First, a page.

EPA Pat. No. 109,771, published May 30, 1984, discloses the use of certain agglomerating agents for the purposes of agglomerating dry powdery mixtures containing dipeptide sweeteners such as aspartame to protect the shelf life, and to improve the solubility of the dipeptide. The agglomerating agents are aqueous solutions comprising colorant, organic acid and binding agent. The binding agent may be certain dextrins, corn syrup solids, high fructose corn syrup solids, modified starches and gums. The gums may be pectin, xanthan gum, gum arabic, or carboxymethyl cellulose. The agglomerating process produces an encapsulated form of the dipeptide sweetener which is thus protected against contact with moisture during the storage thereof in dry form.

Prior to the present invention, it has been difficult to provide chewing gum products made with aqueous hydrogenated starch hydrolysate, and, optionally, glycerine, and which do not present sticking problems during the manufacturing and storage stages in the commercialization of such products.

An object of the present invention, therefore, is to provide storage stable chewing gum formulations and products which contain aqueous hydrogenated starch hydrolysate and, optically, glycerin, and which have a greatly reduced tendency to sweat and to stick or adhere to the machinery in which they are made and/or to the packaging materials in which they are packaged.

SUMMARY OF THE PRESENT INVENTION

It has now been found, according to the present invention, that chewing gum products made with relatively large amounts of aqueous hydrogenated starch hydrolysate and, optionally, glycerin, and which do not sweat while exposed to the ambient atmosphere, can be provided by formulating the chewing gum product during the manufacture thereof with carboxymethyl cellulose.

DESCRIPTION OF THE PREFERRED EMBODIMENT

The term "sticky" or "stickiness" as used herein means the tendency of the chewing gum product to readily stick to itself or other objects, such as the machinery in which it is normally made and/or the packaging materials in which it is normally packaged.

The only hydrocolloid material found to be useful to prevent stickiness in the products of the present invention is carboxymethyl cellulose (CMC), or sodium cellulose glycolate, or carboxymethyl cellulose sodium. The CMC is used in the compositions of the present invention at a level of about 0.5 to 3.0, and preferably of about 1 to 2% by weight, based on the weight of the entire chewing gum formulation. The CMC may be added to the gum base portion of the formulation, or added dry to the flavorant portion of the formulation.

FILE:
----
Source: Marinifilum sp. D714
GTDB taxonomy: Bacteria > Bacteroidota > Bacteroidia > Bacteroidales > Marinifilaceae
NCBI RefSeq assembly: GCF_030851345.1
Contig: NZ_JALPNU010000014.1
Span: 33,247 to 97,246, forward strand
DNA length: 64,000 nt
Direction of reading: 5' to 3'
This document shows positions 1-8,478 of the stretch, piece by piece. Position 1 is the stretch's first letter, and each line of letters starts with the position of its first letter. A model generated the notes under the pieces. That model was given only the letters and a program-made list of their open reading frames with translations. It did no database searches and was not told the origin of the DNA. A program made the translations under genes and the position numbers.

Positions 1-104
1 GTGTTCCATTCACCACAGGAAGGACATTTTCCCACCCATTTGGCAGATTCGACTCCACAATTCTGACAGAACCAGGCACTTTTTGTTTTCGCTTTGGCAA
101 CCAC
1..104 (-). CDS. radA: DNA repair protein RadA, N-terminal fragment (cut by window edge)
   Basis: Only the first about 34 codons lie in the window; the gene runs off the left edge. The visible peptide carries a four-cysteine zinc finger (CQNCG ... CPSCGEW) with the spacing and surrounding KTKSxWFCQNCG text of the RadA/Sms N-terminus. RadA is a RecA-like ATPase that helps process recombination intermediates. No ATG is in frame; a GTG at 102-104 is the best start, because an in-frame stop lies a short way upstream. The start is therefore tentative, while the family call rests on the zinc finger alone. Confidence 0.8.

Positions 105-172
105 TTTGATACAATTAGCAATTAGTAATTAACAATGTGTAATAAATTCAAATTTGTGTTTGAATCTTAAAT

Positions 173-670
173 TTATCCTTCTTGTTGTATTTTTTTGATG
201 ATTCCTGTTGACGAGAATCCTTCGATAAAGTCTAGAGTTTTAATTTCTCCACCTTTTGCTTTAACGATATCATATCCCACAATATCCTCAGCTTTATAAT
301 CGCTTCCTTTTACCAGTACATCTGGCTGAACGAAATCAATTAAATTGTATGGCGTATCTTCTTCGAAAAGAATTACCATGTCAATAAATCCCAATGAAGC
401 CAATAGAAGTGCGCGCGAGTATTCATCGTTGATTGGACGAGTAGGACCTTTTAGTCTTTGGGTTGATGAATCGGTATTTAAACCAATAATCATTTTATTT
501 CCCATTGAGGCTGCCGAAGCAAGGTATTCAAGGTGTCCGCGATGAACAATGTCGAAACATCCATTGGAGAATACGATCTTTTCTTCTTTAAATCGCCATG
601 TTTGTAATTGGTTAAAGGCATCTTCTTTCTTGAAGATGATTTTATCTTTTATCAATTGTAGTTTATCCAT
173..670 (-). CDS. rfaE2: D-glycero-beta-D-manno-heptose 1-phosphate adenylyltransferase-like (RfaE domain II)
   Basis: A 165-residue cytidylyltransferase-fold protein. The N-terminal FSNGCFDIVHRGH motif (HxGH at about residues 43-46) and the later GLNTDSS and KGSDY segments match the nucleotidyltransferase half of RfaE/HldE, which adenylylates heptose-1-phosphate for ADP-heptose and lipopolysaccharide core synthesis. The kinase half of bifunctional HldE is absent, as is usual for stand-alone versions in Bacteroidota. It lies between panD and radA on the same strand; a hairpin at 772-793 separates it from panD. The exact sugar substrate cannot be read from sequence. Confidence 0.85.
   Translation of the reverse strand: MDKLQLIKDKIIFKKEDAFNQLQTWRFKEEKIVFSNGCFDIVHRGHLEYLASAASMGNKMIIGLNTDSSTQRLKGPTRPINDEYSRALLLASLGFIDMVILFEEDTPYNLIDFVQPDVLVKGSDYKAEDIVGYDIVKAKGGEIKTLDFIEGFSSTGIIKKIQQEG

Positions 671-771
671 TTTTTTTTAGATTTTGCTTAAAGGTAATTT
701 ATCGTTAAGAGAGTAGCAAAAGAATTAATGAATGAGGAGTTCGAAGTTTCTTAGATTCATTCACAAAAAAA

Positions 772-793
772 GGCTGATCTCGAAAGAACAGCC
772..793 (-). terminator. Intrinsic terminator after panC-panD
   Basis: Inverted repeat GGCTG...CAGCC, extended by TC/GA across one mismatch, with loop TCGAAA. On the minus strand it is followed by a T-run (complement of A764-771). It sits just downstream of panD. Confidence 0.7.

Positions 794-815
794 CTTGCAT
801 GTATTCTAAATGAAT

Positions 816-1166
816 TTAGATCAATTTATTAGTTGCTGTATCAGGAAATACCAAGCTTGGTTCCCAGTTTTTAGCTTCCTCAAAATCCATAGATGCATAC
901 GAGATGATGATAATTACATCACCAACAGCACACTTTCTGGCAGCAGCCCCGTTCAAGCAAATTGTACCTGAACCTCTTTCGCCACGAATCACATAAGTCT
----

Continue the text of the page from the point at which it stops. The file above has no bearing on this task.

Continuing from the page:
CHEWING GUM COMPOSITIONS

The chewing gum compositions contemplated by the present invention comprise all types of sugar and sugarless chewing gums and chewing gum formulations known to those skilled in the art, including the regular gum and the bubble gum types. Typical chewing gum compositions comprise a chewing gum base, a modifier, a bulking agent or sweetener and one or more other additives such as flavoring agents, colorants and antioxidants. The modifying agents are used to soften, plasticize and/or compatibilize one or more of the components of the gum base and/or of the formulation as a whole.

The chewing gum products of the present invention would have the following formulation:

______________________________________        Weight % of ComponentComponent      Broad Range  Preferred Range______________________________________gum base       15 to 35     20 to 30carboxymethyl cellulose+            0.5 to 3.0++                         1.0 to 2.0++glycerin        0 to 30      5 to 15filler          2 to 35     10 to 30non-sugar sweetener          0 to 2       0.1 to 0.4mannitol       to           tonatural sugar   0 to 90     40 to 65coloring agent 0.1 to 0.5   0.15 to 0.3flavoring agent          0.5 to 2.5   0.18 to 1.2(other than sweetener)moisture*      5 to 8       6 to 7hydrogenated starch           5 to 30     10 to 25hydrolysateTotal          100          100______________________________________ *Moisture content contributed by all components, including any H2 O added as such. + May be added as part of gum base or as a separate component ++ on a dry basis
GUM BASE

The composition of the gum base will vary depending on whether the gum base is to be used in a chewing gum product which is to be a regular, or non-bubble, gum product or a bubble gum product. For use in making a bubble gum or regular chewing gum product, the following gum base formulations may be used, in accordance with the present invention:

______________________________________    Weight % of Component in Gum Base For    Bubble Gum Product                 Regular Gum Product      Broad    Preferred Broad  PreferredComponent  Range    Range     Range  Range______________________________________masticatory      8-22      9-18     8-25    9-18materialplasticizer for      5-35     10-20     2-30    8-20masticatorymaterialhydrophilic      0-30      4-10     5-35   10-25detackifierplasticizer for      0-14      0-8      1-15    3-12hydrophilicdetackifierwax        3-15      5-10     4-20    8-15mineral filler      1-35     10-22     5-35   15-30antioxidant        0-0.1  0.5-0.9     0-0.1                                0.03-0.09Total      100            100______________________________________